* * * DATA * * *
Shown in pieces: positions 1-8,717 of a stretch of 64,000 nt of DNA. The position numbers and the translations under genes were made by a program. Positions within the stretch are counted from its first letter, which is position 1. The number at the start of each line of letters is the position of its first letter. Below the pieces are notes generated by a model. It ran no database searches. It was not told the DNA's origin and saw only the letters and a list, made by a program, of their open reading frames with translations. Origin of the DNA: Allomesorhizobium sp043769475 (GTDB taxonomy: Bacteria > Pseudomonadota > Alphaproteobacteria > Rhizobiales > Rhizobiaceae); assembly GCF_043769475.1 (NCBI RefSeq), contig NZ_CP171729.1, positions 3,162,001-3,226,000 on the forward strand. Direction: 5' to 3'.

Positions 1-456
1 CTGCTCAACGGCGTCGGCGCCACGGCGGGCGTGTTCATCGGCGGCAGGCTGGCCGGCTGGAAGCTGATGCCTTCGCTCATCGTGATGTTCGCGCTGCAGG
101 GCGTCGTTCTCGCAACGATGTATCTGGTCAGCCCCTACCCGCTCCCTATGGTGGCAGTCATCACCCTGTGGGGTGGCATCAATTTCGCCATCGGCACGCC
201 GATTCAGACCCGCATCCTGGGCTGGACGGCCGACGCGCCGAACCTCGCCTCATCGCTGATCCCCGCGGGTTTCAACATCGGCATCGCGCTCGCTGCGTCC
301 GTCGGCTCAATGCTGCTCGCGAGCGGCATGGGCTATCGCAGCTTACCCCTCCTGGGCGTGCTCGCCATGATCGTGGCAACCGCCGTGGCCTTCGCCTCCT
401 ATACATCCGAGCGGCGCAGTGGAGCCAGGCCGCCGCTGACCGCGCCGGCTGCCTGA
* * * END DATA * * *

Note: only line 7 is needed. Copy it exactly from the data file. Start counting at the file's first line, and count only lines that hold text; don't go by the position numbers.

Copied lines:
401 ATACATCCGAGCGGCGCAGTGGAGCCAGGCCGCCGCTGACCGCGCCGGCTGCCTGA